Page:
Former New Zealand bowler Daryl Tuffey has retired from all forms of cricket after a 16-year domestic and international career to pursue a job opportunity in Australia.

Tuffey represented Auckland, Northern Districts and New Zealand, picking up 77 test and 110 one-day international wickets in 123 international matches.

He made his debut for Northern Districts in 1996/97 as an 18-year-old before forcing his way into the New Zealand side in 1999/2000. That was the start of an 11-year career in the national team that involved a two-year gap due to a stint in the ICL Twenty20 league in India.

In 2008/09, Tuffey joined the Auckland Aces and rapidly made himself a crucial part of their line-up, particularly in the shorter forms of the game where he contributed heavily to a reversal in the Aces fortunes.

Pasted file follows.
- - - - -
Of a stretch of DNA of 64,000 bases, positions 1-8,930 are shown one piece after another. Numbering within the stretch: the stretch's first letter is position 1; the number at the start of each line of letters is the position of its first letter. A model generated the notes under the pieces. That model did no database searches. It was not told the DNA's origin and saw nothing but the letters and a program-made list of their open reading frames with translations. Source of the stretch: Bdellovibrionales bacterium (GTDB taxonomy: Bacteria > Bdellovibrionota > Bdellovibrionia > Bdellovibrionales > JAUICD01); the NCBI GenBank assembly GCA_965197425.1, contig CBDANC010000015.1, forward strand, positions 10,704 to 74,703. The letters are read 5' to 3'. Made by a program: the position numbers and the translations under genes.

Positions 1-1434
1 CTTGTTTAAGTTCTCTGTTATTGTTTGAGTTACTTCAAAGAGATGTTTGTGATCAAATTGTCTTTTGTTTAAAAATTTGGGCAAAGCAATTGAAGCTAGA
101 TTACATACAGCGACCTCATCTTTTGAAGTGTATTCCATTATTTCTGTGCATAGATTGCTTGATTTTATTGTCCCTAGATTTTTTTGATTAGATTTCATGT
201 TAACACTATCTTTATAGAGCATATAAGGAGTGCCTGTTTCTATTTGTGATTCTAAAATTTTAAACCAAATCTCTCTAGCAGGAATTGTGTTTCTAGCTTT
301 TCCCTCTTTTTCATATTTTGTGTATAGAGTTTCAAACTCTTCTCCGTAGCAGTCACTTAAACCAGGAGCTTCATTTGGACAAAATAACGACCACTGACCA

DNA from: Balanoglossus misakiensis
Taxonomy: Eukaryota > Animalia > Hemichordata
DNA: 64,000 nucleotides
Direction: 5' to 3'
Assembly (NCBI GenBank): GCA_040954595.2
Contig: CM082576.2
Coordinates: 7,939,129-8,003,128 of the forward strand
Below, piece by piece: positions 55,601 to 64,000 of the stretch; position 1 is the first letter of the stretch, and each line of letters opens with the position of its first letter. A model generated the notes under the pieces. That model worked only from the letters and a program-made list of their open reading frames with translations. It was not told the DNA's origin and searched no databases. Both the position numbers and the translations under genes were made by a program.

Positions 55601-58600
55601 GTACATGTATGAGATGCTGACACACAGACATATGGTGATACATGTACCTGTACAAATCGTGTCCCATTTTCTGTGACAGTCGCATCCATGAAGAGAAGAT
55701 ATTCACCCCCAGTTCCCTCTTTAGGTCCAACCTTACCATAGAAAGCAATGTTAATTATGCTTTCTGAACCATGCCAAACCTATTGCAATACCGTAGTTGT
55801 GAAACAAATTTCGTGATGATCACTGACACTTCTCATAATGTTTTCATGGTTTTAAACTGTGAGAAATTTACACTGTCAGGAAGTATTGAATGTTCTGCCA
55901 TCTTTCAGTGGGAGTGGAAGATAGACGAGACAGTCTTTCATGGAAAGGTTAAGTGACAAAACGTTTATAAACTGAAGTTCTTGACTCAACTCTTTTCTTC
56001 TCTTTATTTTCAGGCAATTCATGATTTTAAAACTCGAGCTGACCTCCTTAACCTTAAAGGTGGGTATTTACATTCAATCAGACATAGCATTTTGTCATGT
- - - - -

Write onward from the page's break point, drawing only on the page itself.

"When I arrived in Auckland, we had a really strong four-day team but were underperforming in the shorter forms," he said. "I think we've really managed to turn that around in a short space of time to not only win titles but also develop a great winning culture within the side."

Tuffey missed almost all of last season through injury and that was a factor in his decision to retire.

"I've had a few different injuries recently and they do get tougher to come back from," he said. "It's probably been my one major regret in cricket that I haven't spent as much time on the field as I would have liked but it's part and parcel of playing the game.

"There aren't many people who get the chance to get paid for playing the game they love and I feel really lucky that I've been able to do that. It's been an honour to represent my country and to be able to do so in some great places around the world has been a bonus."

Auckland coach Paul Strang said Tuffey would be missed.

"Daryl will be a huge loss to us because he brings so much to the side. He's been fantastic for us, especially in the short form stuff and contributes a lot both on and off the field. He's had a great career and contributed a huge amount to cricket in New Zealand."